[UPDATED] Creating distance learning in the middle of a pandemic is one thing. Actually making it happen for struggling students caught up in the day-to-day, with the challenges of being at home and perhaps sharing technology with family members — is quite another.
Christy Zamani, executive director of Pasadena’s Day One, a community-based public health education nonprofit organization, saw the challenges faced by in the young students she interacted with every day. She dreamt of a safe place for students, outdoors, out of the house, with everything they need and no distraction, so that they can work and study.
Tuesday saw the launch of that dream with the opening of the Day One Study Zone. Essentially, its desks and chair set up safely distanced on the lawn of the Day One campus. The desks even come with a portable fan, and a planted succulent, to provide some color and nature to their new learning spot.
There, local students will find WiFi, school supplies, healthy snacks, and drinks to get them through a school day. They simply reserve a spot on the online link, and they can work in shady comfort with fellow students and mentors.
Vannia de la Cuba, who serves as Councilmember Victor Gordo’s field rep, said the pandemic brought to the forefront the many challenges our more vulnerable families face, including WiFi at home, a quiet place to study.
“This project provides our students a powerful tool they can use to improve their educational outcomes during this difficult time. My hope, and what we will work on, will be to learn from this first study zone and then create them in other parts of our city. This project showcases the best of our community – how we come together to work a problem and find solutions that strengthens our community.”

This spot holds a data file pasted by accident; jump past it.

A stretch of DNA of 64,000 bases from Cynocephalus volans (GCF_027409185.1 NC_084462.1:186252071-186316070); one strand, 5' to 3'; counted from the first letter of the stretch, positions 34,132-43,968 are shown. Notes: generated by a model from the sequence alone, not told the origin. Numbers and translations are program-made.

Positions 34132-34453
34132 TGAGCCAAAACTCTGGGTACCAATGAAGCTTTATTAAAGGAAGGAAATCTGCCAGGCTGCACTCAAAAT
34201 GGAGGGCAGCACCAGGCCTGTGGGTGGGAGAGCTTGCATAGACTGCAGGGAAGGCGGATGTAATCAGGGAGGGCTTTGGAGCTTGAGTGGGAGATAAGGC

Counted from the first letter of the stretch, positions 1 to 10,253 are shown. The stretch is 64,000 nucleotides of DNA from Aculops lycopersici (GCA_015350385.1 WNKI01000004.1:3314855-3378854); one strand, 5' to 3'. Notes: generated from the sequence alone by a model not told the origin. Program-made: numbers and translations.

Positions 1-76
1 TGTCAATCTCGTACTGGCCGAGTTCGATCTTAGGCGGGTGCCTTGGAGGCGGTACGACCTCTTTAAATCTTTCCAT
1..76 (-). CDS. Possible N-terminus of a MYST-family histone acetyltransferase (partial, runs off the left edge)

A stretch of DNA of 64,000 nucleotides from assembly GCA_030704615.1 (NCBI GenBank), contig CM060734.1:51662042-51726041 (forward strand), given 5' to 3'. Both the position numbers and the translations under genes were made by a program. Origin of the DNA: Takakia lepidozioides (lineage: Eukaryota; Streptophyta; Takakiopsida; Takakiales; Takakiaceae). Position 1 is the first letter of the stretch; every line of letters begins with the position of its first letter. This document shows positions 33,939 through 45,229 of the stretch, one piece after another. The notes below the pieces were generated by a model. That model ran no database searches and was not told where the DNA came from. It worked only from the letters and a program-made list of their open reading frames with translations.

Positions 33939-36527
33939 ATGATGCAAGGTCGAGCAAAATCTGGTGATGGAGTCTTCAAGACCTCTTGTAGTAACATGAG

The first day saw nearly a dozen high school and college students parked on the lawn on a warm, sunny morning, underneath canopies, with coffee and supplies close at hand.
“Sometimes it’s hard for me to study at home,” said student Jackie Moreno, enjoying her lunch at her desk on the lawn. “The WiFi is always going out, and because I’m at home, sometimes my mom doesn’t realize that I am at school, and so she is talking to me, or asking me to do chores, and that makes it hard. That’s why I really like this.”
“With the challenges of distance learning, our youth need comprehensive support more than ever,” said Zamani, explaining that the organization has been developing the project since the school year began in mid-August.
“We anticipated that there would be a need and thankfully, we have been able to bring together the partners and funds necessary to offer this important resource to the community,” she said.
Both the Pasadena Tournament of Roses and the Verizon Foundation stepped up immediately, providing $15,000 in combined support as well as actual technology hardware, such as the much sought-after WiFi Hot Spots.
“Access to a safe learning environment with internet technology and homework support is always important, but today more than ever,” said Tournament of Roses Association President Dr. Bob Miller at the Study Zone launch event. “The social and emotional support is also critical. That’s why this Study Zone is so important. It will give local students a safe place to go for comprehensive support.”
“We applaud Day One for being an innovative and solutions-oriented community-based organization,” said Verizon’s Vice President of Government Affairs, Jesús Román, also at the event. “They recognized a need, developed a pioneering plan and it is our pleasure to invest in it with our friends at the Tournament of Roses.”
Miller also acknowledged the Rose Parade 2021 theme, of “Dream. Believe. Achieve, ” which he noted will now become the 2022 theme, saying, “The theme is a celebration of education. And that’s what we are doing today. Together let us celebrate dreams fulfilled, goals achieved, and millions of lives forever changed.”
DayOne is at 175 North Euclid Ave. Pasadena, CA. More information on the Day One Study Zones is available at https://www.godayone.org/.